Young Urbanist movements in cities like Cape Town showcase an opportunity that Australia is missing as we shape the culture of our cities.

Cape Town, South Africa is a scenic paradise. You know, those images of a majestic Table Mountain, with the fog rolling off it, blanketing the city beneath it. And in the distance, with an ocean backdrop, an iconic Cape Town stadium. A stunning image of built environment meets the natural. It’s a city that you can fall in love with quickly.

Between Cape Town, Johannesburg, and Pretoria, it’s easy to find your urbanist instincts becoming finely tuned. And regardless of setting, sector, or belief, if you care about your city, you are an urbanist. This is what matters at least, to Rashiq Fataar of Future Cape Town, a non-profit think tank based in Cape Town, South Africa.

And for Fataar, it was here that Future Cape Town germinated.

A city shaping project, the spark

In 2010, South Africa became the first African nation to host the World Cup, the international championship for men’s football. Like many other cities throughout the country, Cape Town would play host to multiple games as part of the competition, thus becoming the recipient of multiple new infrastructure investments, including the Cape Town Stadium. And for this stadium alone, a price tag of more than AU$400 million was accrued. No small price for a city in deep need of more basic infrastructure such as rail, housing and health care.

But for the Cup, the investment would yield catalytic investment that would bring legacy opportunities to the community. Or would it? That’s questionable, says Fataar.

From the start, this major public infrastructure investment was exclusionary in terms of its engagement with a wide public. Little to no information about the design process was made public (as many as eight designs were proposed for the publicly funded stadium, but none were made public except the winning design), and the community was not afforded the opportunity to participate in the process, given the strict government and FIFA deadlines.

Fataar found this unacceptable. How does a City invest in such a critical piece of urban infrastructure for public benefit and not even engage the community? The fundamental principles of democracy, of transparency, of accountability were non-existent.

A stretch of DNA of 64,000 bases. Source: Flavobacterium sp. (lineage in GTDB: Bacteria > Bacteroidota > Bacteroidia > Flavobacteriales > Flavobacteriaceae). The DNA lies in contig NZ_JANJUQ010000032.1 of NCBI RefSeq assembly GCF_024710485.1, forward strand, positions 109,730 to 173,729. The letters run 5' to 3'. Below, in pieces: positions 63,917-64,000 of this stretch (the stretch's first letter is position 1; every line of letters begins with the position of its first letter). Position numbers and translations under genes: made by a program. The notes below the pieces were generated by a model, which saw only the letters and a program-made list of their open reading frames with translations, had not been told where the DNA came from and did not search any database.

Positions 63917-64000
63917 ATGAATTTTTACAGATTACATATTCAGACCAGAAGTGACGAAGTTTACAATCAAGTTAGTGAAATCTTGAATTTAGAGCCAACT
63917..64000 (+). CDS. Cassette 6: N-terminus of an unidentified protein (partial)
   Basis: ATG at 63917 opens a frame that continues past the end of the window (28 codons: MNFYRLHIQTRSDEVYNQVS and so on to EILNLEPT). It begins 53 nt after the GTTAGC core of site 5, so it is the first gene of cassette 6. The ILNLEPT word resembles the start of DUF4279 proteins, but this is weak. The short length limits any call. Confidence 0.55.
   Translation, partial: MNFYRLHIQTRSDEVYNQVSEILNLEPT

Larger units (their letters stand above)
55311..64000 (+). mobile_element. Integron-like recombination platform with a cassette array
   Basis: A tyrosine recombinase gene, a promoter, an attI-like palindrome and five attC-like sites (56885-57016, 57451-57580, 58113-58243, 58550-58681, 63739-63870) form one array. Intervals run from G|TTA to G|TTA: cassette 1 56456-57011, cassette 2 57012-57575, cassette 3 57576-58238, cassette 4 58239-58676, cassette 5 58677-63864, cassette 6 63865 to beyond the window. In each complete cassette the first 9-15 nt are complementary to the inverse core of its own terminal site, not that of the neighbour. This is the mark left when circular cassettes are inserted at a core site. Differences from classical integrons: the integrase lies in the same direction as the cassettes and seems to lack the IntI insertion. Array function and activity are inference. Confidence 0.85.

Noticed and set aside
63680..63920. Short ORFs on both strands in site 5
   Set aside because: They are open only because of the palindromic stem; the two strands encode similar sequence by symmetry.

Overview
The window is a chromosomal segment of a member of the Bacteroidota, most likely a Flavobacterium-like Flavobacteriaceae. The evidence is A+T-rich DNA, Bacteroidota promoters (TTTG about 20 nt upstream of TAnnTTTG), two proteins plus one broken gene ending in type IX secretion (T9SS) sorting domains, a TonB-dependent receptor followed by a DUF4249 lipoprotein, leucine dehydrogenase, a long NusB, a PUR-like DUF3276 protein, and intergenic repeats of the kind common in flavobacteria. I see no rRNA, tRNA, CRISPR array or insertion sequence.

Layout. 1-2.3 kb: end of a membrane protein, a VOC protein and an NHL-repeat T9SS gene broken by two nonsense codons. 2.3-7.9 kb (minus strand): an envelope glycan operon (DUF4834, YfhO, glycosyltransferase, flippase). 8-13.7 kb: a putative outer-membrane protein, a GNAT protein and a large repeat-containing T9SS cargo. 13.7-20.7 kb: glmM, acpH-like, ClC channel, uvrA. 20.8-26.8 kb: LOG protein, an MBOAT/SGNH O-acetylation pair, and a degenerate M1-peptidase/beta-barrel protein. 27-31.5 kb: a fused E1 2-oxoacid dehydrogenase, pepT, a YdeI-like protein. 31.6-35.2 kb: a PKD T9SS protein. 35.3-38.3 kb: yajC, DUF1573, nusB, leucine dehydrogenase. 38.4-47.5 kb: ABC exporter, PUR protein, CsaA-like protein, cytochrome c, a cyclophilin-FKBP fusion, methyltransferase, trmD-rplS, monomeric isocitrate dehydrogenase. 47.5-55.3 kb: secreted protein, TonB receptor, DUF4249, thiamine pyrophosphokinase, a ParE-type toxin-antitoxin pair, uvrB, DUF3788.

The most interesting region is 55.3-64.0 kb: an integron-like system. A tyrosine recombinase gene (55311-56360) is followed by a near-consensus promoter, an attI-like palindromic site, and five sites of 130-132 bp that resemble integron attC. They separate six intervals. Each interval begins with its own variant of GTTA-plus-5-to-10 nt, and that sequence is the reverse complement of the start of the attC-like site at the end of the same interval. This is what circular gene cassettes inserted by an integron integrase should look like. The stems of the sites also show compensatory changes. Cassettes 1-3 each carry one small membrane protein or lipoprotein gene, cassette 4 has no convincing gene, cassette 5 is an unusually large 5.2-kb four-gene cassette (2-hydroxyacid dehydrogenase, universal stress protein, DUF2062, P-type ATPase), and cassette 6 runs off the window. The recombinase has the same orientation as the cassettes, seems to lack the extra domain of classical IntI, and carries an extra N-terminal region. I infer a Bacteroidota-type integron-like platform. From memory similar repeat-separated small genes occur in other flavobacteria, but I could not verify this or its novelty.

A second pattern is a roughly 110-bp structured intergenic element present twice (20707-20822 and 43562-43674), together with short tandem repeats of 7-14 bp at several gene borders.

This was the spark that lit the Future Cape Town flame that now burns bright across other national and international cities, including Johannesburg, Lagos and London.

Nurturing the next generation urbanists

From a humble blog site to a global resource for urban affairs, Future Cape Town has done nothing but thrive. But more recently, something really exciting happened, with the launch of Young Urbanists, a network of more than 100 people under 40 who are coming together to network, exchange and deliberate on the future of their city. The goal, says Fataar, is to connect the next generation of urbanists who will influence, shape, develop, and ultimately impact the transformation of our cities.

Throughout the year, they run events, including field trips to development sites, buildings, and other spaces. The Young Urbanists take turns hosting film nights, socials, informal lunches and dinners. Engagement with industry and the corporate sector also plays an important role, with job and networking opportunities now a common activity.

“Your City Needs You!” is the message driving the Young Urbanists program. This message resonates and inspires. At a recent Young Urbanists dinners when I was in Cape Town saw young students and practitioners deep diving on city planning, management, urban design, politics and collaboration. Strategic questions were asked, fundamental principles were challenged, and some great home-made soup was had.

cape town

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Looking at young Australians getting their feet wet in urbanist ideals over the years, those options have not been readily available. Where were projects such as Future Brisbane? Where was the networking with visiting global leaders, participating in charrettes with local development projects, advocating for inclusive growth in our country?

A beer with fellow students was as good as it got, kind of, and maybe a conference or two. It was good networking, yes, but was the infrastructure in place to nurture a culture of future urban leaders, cross sector urbanists, community organisers, and change agents? Not really.

Young Urbanists Australia

And so, here we are, 2016. The lucky country neck deep in urban challenges, from aging infrastructure, housing and affordability challenges, to a carbon intensive economy, and the NIMBY voices. Our cities designed for the automobile, its fingerprints touching all aspects of our lives.

Yes, we are doing some spectacular things, advancing some great policy, programs and projects. But let’s not get carried away too quickly. We are passing on some pretty wicked problems to our kids and those that follow them. But looking at what’s going on in Cape Town and elsewhere, there is often a generation of young urbanists with an appetite for learning, deliberating, risk taking and innovating. They are not shy in speaking up. They ‘get’ cities. They are hyper-connected, and can mobilise quickly. They are socialising urbanity, and loving it.

If we invested more in our young urbanists, our exhausting sprint to a sustainability utopia would be just that much more effective. It feels like it’s just the right thing to do, like we should light a spark and see what happens. So let’s fire up a young urbanists movement – our cities cannot afford us not to.

Image: Future Cape Town